Ancient Monuments

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Platform cairn 225m west of Minions

A Scheduled Monument in Linkinhorne, Cornwall

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Coordinates

Latitude: 50.5137 / 50°30'49"N

Longitude: -4.4585 / 4°27'30"W

OS Eastings: 225788.232822

OS Northings: 71095.522724

OS Grid: SX257710

Mapcode National: GBR NG.JSPX

Mapcode Global: FRA 17KP.T0H

Entry Name: Platform cairn 225m west of Minions

Scheduled Date: 18 March 1992

Source: Historic England

Source ID: 1010256

English Heritage Legacy ID: 15053

County: Cornwall

Civil Parish: Linkinhorne

Traditional County: Cornwall

Lieutenancy Area (Ceremonial County): Cornwall

Church of England Parish: St Cleer

Church of England Diocese: Truro

Details

The monument comprises a circular platform cairn on the south-east edge of
Craddock Moor on south-east Bodmin Moor.
The cairn survives substantially intact as a circular, slightly domed,
platform, 18m diameter and up to 0.75m high, sloping to 0.5m high around the
periphery, from where the edge drops steeply to ground level on all sides. It
is composed of heaped small to medium-sized stones, now largely turf-covered.
Some relatively recent stone extraction has created a well-defined hollow 5m
diameter and 0.5m deep at the cairn's centre, extending towards the cairn's
edge at the NNW side. A slight rim has been pushed up around the edges of the
hollow, raising the cairn's maximum height near the centre to 1m. The stone
extraction is restricted and well-defined in extent and has not extended to
ground level. This is an isolated cairn on the southern edge of an extensive
area of funerary and ceremonial monuments typical of the early and middle
Bronze Age (c.2000 - 1000 BC) on the Craddock and Rillaton Moors.

MAP EXTRACT
The site of the monument is shown on the attached map extract.
It includes a 2 metre boundary around the archaeological features,
considered to be essential for the monument's support and preservation.

Source: Historic England

Reasons for Scheduling

Bodmin Moor, the largest of the Cornish granite uplands, has long been
recognised to have exceptional preservation of archaeological remains. The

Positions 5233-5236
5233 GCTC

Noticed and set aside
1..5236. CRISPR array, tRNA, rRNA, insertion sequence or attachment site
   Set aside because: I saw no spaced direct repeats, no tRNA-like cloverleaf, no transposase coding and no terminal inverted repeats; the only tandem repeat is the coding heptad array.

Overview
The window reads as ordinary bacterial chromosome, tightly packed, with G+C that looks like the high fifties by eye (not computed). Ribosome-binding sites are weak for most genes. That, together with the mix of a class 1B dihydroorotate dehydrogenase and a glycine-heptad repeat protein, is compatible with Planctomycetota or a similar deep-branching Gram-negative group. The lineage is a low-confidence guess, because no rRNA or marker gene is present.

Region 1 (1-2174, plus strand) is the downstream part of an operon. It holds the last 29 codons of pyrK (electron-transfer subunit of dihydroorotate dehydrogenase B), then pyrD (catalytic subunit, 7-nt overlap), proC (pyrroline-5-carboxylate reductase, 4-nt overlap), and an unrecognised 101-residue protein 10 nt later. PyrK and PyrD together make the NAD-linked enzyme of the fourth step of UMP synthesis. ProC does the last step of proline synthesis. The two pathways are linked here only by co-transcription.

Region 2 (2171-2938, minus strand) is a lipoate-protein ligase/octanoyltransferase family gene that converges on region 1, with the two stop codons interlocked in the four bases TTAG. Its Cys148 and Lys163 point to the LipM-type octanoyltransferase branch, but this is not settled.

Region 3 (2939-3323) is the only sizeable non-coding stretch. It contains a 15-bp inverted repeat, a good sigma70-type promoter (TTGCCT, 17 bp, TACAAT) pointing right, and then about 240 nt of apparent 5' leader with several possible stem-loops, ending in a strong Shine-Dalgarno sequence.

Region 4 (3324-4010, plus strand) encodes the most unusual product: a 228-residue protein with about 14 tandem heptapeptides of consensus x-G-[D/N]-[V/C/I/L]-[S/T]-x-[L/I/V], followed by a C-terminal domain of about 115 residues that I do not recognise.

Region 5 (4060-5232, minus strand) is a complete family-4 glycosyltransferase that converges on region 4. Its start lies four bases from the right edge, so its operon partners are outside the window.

Moor has been the subject of detailed archaeological survey and is one of the
best recorded upland landscapes in England. The extensive relict landscapes of
prehistoric, medieval and post-medieval date provide direct evidence for human
exploitation of the Moor from the earliest prehistoric period onwards. The
well-preserved and often visible relationship between settlement sites, field
systems, ceremonial and funerary monuments as well as later industrial remains
provides significant insights into successive changes in the pattern of land
use through time. Platform cairns are funerary monuments covering single or
multiple burials and dating to the Early Bronze Age (c.2000-1600 BC). They
were constructed as low flat-topped mounds of stone rubble up to 40m in
external diameter. Some examples have other features, including peripheral
banks and internal mounds, constructed on this platform. A kerb of edge-set
stones sometimes bounds the edges of the platform, bank or mound, or all
three. Platform cairns occur as isolated monuments, in small groups, or in
cairn cemeteries. In the latter instances they are normally found alongside
cairns of other types. Although no precise figure is available, current
evidence indicates that there are under 250 known examples of this monument
class nationally. As a rare monument type exhibiting considerable variation in
form, a substantial proportion of surviving examples are considered worthy of
preservation.

This platform cairn on Craddock Moor is reasonably well preserved and has
never been archaeologically excavated. Its importance is further enhanced by
its association with the many other different but broadly contemporary classes
of funerary and ceremonial monuments on Craddock Moor, demonstrating well both
the diversity and organisation of burial practice and ritual during the Bronze
Age.

Source: Historic England

Sources

Other
CAU/RCHME, The Bodmin Moor Survey, Unpubl. draft text. Ch.4, 1.3, fig 17
Cornwall SMR entry for PRN 1406,
Cornwall SMR entry for PRN 1436,

Source: Historic England

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